The attempts to oust Dean have been crushed. The anti-Deaniacs in the party are fresh out of friends
:James Carville's attempt to topple Howard Dean as chairman of the Democratic National Committee failed after state party officials and even a vocal critic of Dean crushed the coup, officials said.
Insiders from the Clinton camp winced at Carville's untimely remarks last week calling for Dean's ouster in favor of unsuccessful Senate candidate Harold Ford of Tennessee.
"It was not coming from [Sen. Hillary Clinton] and they made a real effort to distance themselves from James' comments," said a source close to the Clintons.
The Clintonistas don't want an undeserved backlash from the activist wing of the party that overwhelmingly supports Dean, especially because some anti-Clinton Democrats have blamed Sen. Hillary Clinton (D-N.Y.) for the attack by Carville, a longtime Clinton insider. Those forces claimed Carville's motive was to topple Dean in favor of a chairman more favorable to Sen. Clinton's bid for President.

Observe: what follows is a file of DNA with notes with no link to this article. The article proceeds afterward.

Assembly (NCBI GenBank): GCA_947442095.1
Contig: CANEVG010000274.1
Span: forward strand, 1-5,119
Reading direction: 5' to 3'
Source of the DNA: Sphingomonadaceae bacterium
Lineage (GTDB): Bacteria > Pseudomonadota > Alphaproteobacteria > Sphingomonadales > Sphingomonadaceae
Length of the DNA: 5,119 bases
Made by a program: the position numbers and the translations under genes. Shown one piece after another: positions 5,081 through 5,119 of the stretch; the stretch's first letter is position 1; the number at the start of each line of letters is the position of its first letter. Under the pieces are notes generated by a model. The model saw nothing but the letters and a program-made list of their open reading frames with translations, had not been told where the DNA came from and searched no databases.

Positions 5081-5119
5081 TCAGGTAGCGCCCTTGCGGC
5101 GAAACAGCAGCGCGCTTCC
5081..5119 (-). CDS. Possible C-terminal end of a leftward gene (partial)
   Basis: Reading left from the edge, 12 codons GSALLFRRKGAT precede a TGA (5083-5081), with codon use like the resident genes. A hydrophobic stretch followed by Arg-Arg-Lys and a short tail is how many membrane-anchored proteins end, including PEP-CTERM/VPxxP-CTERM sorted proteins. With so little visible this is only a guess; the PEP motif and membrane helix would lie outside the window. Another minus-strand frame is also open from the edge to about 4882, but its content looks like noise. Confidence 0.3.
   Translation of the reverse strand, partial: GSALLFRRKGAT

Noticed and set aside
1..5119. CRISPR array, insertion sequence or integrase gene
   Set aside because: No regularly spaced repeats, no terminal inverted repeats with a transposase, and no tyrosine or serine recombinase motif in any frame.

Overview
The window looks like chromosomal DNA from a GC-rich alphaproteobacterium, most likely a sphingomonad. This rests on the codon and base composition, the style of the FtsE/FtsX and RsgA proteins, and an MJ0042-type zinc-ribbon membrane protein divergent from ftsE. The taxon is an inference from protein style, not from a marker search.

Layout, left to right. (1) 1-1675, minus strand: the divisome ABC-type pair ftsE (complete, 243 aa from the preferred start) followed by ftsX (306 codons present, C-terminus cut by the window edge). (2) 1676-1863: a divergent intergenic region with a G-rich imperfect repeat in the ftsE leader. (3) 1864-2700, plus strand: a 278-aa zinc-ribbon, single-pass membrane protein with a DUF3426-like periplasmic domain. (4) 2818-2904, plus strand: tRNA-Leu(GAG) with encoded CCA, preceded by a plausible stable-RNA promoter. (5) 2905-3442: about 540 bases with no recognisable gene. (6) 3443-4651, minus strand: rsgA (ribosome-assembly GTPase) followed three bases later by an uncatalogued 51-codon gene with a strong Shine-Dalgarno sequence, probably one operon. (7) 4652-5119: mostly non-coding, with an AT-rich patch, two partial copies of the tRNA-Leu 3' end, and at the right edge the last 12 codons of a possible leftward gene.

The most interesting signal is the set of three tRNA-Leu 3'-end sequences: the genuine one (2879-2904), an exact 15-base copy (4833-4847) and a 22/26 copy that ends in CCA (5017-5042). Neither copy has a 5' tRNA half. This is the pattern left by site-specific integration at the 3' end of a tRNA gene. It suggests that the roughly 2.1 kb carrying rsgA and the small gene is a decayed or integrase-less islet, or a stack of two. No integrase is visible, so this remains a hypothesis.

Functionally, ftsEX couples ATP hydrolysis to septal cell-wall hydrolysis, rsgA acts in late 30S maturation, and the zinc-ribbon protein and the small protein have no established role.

The remarks form Clinton's camp come after Charles Schumer
and Donnie Fowler
backed Howard Dean and the fifty-state strategy, the Association of State Democratic Chairs did the same
, and after Dean scored a 96% approval rating on the latest Dailykos leadership poll
. The latter two are particularly key, because over the past two years, Howard Dean's base of support in the party has come primarily from two sources: state parties and the progressive movement. Although lacking in nuance, it would not be inaccurate to characterize the current modus operandi of the DNC as follows: small donations from progressive movement activists flow to the DNC in record amounts
, and most of those donations end up being spent on direct grants to state parties and in the form of state-level field organizers. This is a novel path for Democratic money to take, especially since it generally bypasses both Washington, D.C. based consultants and wealthy donors. It is also exactly why Carville's base of supporters hate Dean so much.